By BEN WRIGHT
After five decades, U2 need an exit strategy.
Black rappers do it better than white rockers. That’s my opinion anyway; though I’m sure fans with more intimate knowledge of musicians have split opinions. I’m talking about retirement, of course.
Exhibit A: Dr. Dre.
Used to be an awesome hip-hop artist. Realised it was a young man’s game and went into production and record labels. From there he jumped into the headphone business and now he’s a billionaire. Net result: no one forgot about Dre.
Exhibit B: Any white rock star over 50.
Many argue that Jagger, Springsteen and Petty have still got it, but I’m not so sure. Pick any reunited hair metal band for example. That’s not their real hair, for one thing. Several years ago, I saw Duran Duran in concert at the South By Southwest festival in Austin, Texas. It was weird. People that age shouldn’t wear tight jeans.
Why does any of this matter? U2. That’s why.
U2 matter. They are an incredible band who have enjoyed both monumental success and critical acclaim. Three times (1987 and 1991 with rock, 2000 with pop music) they dragged whole industries into new territory. Most great bands only get to do this once.
But there’s a pattern. After Joshua Tree came Rattle & Hum. After Achtung Baby came Pop. (Zooropa is too good an album for the argument I’m trying to make, so I’m just going to ignore it.) Don’t get me wrong, those albums all have flashes of genius – but you sensed tired fingers at work.
U2 have always followed up cultural prophet-ability with an Elijah comedown. Each time, having slaughtered an onslaught of false prophets, they collapsed in the desert—exhausted and in need of divine help to dream it all up again.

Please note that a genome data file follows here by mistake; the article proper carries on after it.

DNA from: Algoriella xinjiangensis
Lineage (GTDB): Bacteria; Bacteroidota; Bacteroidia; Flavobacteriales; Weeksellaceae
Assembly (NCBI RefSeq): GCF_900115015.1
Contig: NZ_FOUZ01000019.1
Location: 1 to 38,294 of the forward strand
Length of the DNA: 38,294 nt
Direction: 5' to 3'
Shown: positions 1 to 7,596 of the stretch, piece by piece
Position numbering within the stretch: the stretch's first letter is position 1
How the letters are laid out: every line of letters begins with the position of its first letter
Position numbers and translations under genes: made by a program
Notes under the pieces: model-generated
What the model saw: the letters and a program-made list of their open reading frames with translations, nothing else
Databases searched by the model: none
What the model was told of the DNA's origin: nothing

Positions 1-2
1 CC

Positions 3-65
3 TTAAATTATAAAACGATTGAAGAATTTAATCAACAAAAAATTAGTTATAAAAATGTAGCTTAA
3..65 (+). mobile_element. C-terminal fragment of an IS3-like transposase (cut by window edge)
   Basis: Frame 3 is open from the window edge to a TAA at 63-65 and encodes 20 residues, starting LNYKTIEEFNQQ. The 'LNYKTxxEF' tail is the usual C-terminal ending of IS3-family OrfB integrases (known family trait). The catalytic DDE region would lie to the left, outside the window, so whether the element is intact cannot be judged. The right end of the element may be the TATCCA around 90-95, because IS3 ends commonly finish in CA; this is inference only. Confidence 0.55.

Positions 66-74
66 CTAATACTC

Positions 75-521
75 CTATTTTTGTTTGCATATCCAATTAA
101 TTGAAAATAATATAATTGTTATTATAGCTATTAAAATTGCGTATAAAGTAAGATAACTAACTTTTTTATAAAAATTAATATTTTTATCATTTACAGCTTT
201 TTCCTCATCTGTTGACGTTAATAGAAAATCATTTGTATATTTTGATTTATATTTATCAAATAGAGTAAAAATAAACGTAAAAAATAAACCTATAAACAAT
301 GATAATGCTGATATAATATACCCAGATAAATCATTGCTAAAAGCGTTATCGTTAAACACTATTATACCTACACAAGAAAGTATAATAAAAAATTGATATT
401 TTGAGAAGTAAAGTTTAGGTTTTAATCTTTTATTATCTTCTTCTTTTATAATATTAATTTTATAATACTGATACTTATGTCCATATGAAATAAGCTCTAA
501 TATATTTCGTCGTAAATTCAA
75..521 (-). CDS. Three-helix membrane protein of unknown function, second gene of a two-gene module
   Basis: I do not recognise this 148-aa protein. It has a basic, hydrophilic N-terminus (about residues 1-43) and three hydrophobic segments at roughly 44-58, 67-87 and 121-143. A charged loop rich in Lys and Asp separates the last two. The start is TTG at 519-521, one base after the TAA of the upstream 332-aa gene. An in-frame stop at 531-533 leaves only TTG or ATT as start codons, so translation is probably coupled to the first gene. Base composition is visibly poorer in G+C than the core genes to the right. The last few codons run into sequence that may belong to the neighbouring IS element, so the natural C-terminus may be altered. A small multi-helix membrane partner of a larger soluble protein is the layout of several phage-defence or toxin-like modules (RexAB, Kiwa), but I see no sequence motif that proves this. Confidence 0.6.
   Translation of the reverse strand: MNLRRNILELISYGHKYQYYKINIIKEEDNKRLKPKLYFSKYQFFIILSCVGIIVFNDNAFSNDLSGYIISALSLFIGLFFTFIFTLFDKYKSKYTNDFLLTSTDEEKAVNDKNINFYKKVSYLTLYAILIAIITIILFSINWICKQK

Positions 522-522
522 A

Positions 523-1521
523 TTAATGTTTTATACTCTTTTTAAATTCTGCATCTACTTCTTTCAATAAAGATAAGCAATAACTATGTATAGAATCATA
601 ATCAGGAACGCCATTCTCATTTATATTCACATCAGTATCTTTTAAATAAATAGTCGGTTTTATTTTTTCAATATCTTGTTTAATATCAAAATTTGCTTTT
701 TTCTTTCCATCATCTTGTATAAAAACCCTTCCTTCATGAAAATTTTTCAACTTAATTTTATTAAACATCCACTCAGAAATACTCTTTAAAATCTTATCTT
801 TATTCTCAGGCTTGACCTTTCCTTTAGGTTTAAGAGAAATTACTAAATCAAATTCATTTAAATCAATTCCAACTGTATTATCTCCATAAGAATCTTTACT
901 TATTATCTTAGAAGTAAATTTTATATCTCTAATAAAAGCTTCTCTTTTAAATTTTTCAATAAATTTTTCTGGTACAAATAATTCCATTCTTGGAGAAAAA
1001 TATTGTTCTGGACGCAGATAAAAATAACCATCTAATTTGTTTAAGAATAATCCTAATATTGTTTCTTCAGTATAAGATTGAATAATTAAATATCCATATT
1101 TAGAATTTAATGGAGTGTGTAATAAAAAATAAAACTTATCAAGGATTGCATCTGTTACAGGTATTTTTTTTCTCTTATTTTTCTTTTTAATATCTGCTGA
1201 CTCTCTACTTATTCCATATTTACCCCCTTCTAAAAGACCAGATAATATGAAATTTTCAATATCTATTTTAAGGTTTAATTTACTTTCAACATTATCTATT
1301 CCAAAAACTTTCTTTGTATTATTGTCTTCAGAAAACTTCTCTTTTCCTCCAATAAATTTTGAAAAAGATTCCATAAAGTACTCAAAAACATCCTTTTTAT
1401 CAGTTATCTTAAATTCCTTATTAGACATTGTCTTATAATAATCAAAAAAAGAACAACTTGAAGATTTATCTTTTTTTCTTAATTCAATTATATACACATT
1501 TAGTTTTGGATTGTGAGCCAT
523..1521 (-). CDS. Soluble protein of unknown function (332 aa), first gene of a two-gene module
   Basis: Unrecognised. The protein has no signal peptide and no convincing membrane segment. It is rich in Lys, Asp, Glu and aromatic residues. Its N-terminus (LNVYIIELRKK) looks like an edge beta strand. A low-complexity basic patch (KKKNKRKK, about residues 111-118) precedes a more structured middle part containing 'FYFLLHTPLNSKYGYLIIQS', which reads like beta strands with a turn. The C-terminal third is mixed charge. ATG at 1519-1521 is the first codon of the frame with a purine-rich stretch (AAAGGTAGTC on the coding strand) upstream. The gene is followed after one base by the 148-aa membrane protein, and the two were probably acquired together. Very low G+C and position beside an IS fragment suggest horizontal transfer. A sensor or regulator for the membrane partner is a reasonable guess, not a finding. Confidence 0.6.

Their latest album, Songs Of Innocence, is proof that they are back in the desert. However, there’s a difference this time; I don’t think they have another All You Can Leave Behind in them. This is their third not-utterly-awesome album in a row. Furthermore, it’s their third conservative album in a row. Zooropa may not be Joshua Tree, but it was experimental and ballsy. Not so with the latest offering – though smuggling it on to everybody’s iPod obviously isn’t a task for the fainthearted.
Thirteen studio albums down the road, I think its time for U2 to put their affairs in order. It pains me to say this. The world will never know another band like them. The modern music industry simply does not allow for one band to occupy that sort of space anymore. But how can U2 exit stage left with class? Ironically enough, Songs Of Innocence shows the way.
Last week they released six acoustic versions of tracks from the album. Upon listening, I was amazed at how much better those songs sounded. While remaining overly wordy, they are eloquent, thoughtful and sombre songs – uncluttered by the malaise of fickle pop production that plagues the full album.
Those six songs work much better as an EP than the fully produced songs do as an album. (I wonder what Pop would have sounded like as an EP…)
The verdict: acoustic albums are the way to ride off into the sunset with dignity
Exhibit D: The acoustic half of the Foo Fighters double album In Your Honor.
Exhibit E: Todd Rungren and Joe Jackson’s rendition of While My Guitar Gently Weeps.
Exhibit F: Ray Davis singing Waterloo Sunset at Glastonbury.
The problem: it’s just so tempting to plug that guitar back into an amp. It just doesn’t work very well. These are the weapons of young people – volume, bombast, narcissism and energy. Wise and learned folk must rely on the songs themselves, which (unlike the rockers) look better naked the older they get.
U2 don’t need to go away and dream it all up again. They’ve done enough. Now they are in danger of becoming the Rolling Stones. Most acts don’t know how to fade out. It’s ether a blaze of false glory (prison, premature death) or a cringeworthy descent into karaoke. U2 have always been earth-shattering, managing to bounce between humility and hubris like the stylus on a seismograph. Now its time for them to once more lay down the false prophets of a global culture – by admitting their own limitations.
Ben Wright worships and writes in Austin, Texas. You can listen to his music at https://soundcloud.com/ben-